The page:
Now that Assad’s position has been stabilized, Tehran appears to be aiming for more than just regime survival. In late 2016, the chief of staff of the Iranian armed forces, Mohammad Bagheri, suggested that Iran intends to build a naval base in Syria. And in November, the BBC reported on claims that Iran was constructing a permanent military base just south of Damascus, only 50 kilometers from the Israeli border. Israel has interpreted these developments as a direct threat and responded accordingly—the December 1 strike allegedly targeted the site near Damascus, killing 12 Iranian soldiers and wounding many more, and reportedly destroyed an arms depot as well. Upholding a redline on the presence of Iran and Iranian-backed militias in Syria has broad, bipartisan support in Israel. Even Netanyahu’s rivals are not standing in his way (unlike in 2012 when numerous politicians opposed his plans to attack Iran’s nuclear installations before the nuclear deal).
Now that Assad’s position has been stabilized, Tehran appears to be aiming for more than just regime survival.
But Iran’s plans to establish a permanent foothold in Syria may be a problem not only for Israel. Although Russia has worked with Iran to support the Assad regime against what it calls “Islamic terrorists,” when it comes to Syria’s future, Russian and Iranian interests have begun to diverge.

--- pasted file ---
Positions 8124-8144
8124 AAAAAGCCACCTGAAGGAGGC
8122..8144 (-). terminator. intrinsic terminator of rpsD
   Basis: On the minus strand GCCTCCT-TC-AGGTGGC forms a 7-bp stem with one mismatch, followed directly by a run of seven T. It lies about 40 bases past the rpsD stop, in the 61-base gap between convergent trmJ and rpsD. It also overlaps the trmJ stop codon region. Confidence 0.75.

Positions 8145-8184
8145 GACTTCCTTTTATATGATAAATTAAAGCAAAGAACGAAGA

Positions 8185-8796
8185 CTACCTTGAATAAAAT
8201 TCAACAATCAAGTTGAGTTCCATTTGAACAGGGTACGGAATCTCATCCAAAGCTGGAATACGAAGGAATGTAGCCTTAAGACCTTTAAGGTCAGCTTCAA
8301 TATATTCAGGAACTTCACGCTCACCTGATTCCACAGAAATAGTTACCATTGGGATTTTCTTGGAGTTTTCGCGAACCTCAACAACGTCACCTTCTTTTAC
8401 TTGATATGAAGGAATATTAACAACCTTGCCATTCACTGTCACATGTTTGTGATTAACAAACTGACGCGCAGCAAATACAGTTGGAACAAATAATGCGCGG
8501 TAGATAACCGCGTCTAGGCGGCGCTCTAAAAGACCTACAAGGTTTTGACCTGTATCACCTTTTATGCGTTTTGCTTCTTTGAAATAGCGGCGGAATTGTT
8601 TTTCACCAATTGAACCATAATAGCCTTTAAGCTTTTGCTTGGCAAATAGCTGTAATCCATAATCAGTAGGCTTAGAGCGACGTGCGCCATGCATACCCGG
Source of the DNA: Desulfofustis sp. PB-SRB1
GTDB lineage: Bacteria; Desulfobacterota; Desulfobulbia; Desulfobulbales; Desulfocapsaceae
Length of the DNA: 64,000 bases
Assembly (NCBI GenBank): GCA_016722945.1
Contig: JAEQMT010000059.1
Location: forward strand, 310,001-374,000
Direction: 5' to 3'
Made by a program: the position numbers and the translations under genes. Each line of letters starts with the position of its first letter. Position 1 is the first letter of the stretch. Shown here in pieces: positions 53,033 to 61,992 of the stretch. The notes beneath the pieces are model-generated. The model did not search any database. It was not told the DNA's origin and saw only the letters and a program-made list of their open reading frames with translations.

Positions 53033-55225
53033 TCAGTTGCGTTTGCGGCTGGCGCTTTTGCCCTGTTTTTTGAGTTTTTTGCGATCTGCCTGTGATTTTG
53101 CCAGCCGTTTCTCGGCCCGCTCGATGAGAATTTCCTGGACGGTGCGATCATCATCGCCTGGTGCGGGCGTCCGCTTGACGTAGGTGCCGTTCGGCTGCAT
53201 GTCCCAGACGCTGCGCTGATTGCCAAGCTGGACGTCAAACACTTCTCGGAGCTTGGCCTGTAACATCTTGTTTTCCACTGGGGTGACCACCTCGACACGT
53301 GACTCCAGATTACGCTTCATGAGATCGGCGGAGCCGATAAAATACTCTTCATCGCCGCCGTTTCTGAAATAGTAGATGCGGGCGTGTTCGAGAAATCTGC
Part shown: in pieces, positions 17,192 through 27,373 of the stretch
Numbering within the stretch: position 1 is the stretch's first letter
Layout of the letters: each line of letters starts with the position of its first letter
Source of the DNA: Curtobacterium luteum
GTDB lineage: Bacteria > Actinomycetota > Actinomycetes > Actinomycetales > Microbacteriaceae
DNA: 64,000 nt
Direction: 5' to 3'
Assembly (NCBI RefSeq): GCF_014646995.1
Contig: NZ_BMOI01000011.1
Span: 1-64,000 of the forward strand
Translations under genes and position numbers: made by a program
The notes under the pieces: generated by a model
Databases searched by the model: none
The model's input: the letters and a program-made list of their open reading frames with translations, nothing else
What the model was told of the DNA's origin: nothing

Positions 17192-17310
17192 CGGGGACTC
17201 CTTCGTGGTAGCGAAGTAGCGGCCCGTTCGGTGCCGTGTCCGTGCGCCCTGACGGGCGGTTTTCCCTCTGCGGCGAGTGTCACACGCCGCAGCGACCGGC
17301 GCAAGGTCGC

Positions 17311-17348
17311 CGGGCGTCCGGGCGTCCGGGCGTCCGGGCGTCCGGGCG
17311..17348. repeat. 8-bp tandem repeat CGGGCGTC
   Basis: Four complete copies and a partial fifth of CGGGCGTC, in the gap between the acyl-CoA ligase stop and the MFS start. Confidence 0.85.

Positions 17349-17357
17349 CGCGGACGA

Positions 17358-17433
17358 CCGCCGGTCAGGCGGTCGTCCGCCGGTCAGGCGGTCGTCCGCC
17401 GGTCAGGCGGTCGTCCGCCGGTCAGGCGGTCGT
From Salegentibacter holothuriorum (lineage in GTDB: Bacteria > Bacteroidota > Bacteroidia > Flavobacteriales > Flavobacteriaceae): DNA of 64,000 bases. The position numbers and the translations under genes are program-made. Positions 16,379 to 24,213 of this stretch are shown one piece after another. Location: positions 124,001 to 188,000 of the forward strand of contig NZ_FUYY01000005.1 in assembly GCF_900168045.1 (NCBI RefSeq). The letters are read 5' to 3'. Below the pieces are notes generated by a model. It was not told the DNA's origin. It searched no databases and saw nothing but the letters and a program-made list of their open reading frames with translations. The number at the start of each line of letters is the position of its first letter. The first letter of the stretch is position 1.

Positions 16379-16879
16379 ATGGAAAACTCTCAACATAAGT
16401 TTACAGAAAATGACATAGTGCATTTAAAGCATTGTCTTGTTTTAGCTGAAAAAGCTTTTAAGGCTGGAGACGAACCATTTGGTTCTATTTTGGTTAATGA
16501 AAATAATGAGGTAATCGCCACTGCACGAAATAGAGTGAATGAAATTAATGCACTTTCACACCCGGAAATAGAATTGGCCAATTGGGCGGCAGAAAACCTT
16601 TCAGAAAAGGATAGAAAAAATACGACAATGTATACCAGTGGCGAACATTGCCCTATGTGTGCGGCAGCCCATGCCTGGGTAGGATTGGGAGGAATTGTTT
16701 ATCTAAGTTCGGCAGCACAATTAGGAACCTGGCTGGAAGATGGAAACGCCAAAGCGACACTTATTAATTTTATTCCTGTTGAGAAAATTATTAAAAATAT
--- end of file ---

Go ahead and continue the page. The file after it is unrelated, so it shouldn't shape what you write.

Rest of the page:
The Kremlin ultimately hopes that its participation in the Syrian civil war will seal its position as an important geostrategic power. With the annexation of Crimea and intervention in Syria, Putin has been trying to reassert Russia’s position by making it an indispensable player in areas vital to U.S. interests. Since its recent victories against the Islamic State and opposition forces in Syria, Russia has been pushing for a peace deal that will include the majority of the opposition as well as the Assad regime in negotiations over the country’s future. The permanent presence of pro-Iranian Shiite militias in Syria would get in the way of such a deal and threaten regional stability.